Melioidosis is a potentially life-threatening disease caused by the soil-dwelling bacterium, Burkholderia pseudomallei.

Melioidosis is a common cause of serious pneumonia and blood poisoning in the Northern Territory (NT), Australia. The bacteria live below the soil's surface during the dry season, but after heavy rainfall can move to surface water and mud. They can then become airborne.

Recent wet seasons have seen a dramatic increase in cases of melioidosis. As Darwin’s urban areas spread and irrigation schemes and agriculture encroach into the desert, there is an even greater risk of spread of melioidosis.

Our research focus:
  • To reduce the number of deaths from melioidosis, through early diagnosis.
Our research impact:
  • Helped to halve the death rate of melioidosis in the NT through a 31+-year prospective study—The Darwin Prospective Melioidosis Study (DPMS). With faster diagnosis and treatment, mortality rates fell from over 30% to around 10%.
  • Documented and described the very diverse range of melioidosis symptoms through the analysis of over 1000 cases
  • Defined the incubation period for melioidosis and the frequency of chronic disease and reactivation
  • Developed the current treatment guidelines for melioidosis, which are now used globally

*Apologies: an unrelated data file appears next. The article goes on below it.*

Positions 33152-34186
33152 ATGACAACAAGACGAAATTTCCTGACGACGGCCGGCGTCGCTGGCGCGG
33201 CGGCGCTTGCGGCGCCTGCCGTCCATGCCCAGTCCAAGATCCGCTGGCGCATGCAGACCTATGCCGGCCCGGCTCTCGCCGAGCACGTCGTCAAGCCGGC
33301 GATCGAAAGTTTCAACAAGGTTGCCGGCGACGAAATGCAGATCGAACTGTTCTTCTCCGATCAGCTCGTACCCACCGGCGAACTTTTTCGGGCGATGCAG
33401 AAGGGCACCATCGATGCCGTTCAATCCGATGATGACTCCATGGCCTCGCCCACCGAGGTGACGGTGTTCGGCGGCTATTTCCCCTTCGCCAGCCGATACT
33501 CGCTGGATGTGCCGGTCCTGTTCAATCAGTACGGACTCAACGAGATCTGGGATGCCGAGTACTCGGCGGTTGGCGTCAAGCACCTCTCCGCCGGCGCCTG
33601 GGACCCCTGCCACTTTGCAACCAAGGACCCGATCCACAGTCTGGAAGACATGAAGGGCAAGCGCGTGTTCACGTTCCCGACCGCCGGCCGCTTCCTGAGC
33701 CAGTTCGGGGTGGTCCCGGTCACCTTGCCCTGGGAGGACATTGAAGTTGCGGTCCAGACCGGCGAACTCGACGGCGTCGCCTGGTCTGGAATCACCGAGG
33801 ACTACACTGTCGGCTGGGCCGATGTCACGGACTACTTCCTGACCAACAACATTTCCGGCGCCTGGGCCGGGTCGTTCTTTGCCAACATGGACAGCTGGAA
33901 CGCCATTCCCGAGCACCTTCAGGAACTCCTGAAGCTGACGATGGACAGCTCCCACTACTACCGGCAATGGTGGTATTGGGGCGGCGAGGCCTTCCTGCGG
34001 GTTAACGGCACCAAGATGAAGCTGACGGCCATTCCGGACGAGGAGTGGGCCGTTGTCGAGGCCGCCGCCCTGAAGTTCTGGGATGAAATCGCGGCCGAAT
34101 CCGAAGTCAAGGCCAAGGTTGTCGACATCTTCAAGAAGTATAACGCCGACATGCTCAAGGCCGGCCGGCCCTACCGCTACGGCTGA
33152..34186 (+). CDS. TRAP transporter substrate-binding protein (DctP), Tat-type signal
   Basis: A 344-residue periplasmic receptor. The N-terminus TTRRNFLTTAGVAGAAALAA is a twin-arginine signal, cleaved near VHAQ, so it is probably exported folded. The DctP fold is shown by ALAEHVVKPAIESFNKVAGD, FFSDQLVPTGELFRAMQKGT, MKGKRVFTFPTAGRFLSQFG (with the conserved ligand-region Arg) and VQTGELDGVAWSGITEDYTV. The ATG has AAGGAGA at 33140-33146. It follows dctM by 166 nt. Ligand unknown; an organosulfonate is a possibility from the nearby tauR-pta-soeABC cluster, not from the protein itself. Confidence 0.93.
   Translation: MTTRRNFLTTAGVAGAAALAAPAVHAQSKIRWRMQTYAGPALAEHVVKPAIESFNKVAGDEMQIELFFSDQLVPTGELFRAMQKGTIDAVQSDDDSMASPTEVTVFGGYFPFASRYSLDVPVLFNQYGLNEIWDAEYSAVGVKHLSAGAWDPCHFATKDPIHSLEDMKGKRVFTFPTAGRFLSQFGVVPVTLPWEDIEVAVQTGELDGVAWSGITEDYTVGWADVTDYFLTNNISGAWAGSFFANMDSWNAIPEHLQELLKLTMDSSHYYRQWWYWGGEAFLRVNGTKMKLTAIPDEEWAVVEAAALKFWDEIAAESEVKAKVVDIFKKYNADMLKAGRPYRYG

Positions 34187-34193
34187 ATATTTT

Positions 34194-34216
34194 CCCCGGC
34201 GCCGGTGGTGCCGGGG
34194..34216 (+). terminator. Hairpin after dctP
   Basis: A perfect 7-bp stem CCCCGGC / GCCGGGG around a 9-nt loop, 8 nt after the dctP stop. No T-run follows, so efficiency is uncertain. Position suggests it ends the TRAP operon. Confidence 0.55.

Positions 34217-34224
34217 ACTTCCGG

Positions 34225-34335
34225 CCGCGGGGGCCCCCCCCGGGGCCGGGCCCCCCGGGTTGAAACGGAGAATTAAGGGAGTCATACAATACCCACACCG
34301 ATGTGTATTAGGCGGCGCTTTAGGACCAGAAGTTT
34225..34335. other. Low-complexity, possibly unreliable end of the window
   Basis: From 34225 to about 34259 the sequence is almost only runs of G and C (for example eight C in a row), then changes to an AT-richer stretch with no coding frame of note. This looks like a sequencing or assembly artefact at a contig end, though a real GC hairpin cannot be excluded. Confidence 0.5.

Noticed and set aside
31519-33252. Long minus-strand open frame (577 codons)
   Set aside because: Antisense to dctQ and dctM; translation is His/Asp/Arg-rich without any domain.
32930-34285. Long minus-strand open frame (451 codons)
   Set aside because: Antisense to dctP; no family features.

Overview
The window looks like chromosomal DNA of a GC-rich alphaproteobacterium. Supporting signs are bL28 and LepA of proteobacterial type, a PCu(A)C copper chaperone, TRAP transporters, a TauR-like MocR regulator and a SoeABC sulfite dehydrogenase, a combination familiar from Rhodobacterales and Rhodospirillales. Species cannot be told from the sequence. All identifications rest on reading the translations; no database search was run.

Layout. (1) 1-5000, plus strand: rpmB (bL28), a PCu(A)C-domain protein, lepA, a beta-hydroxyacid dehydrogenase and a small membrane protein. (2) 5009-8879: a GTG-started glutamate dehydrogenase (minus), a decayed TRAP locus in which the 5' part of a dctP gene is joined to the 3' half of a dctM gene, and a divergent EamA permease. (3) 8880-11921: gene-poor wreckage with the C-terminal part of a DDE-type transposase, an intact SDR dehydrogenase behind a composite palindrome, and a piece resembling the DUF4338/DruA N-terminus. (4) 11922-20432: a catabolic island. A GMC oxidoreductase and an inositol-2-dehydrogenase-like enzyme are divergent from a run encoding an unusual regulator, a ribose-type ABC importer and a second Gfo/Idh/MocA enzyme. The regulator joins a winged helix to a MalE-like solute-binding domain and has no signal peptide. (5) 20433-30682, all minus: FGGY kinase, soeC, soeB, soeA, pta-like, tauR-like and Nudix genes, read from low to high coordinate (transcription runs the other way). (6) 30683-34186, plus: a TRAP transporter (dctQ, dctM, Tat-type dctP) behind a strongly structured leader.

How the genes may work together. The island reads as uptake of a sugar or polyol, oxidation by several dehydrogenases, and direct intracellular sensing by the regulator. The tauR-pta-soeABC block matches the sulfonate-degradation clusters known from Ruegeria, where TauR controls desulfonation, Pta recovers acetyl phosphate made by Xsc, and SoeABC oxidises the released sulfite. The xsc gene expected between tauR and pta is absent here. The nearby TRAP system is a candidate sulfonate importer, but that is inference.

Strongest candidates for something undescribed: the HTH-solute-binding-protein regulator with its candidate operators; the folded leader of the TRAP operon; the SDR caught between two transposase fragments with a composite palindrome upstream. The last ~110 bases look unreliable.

• Genetic profiling of Australian B. pseudomallei bacteria suggests that the bacterium evolved in Australia and then spread to Southeast Asia and further afield
  • Discovered that introduced grasses in the NT harbour particularly high numbers of melioidosis bacteria. This discovery may well impact current agricultural development in Northern Australia where non-native grasses are widely planted
  • Found that melioidosis bacteria may be carried and spread by birds
  • Discovered that melioidosis bacteria are common in un-chlorinated bore water in the NT
  • Described using genomics the first confirmed linkage of B. pseudomallei in storm air samples to an individual case of inhalational melioidosis
  • Tested a number of new “point of care” diagnostics that are now being used in resource-poor settings overseas
  • Used genomics to identify melioidosis transmission routes from environment to both humans and animals
  • With veterinary colleagues described epidemiological and clinical aspects of melioidosis in animals, including in novel species  
  • Taken on responsibility for curating the MLST database of global B. pseudomallei from colleagues around the world.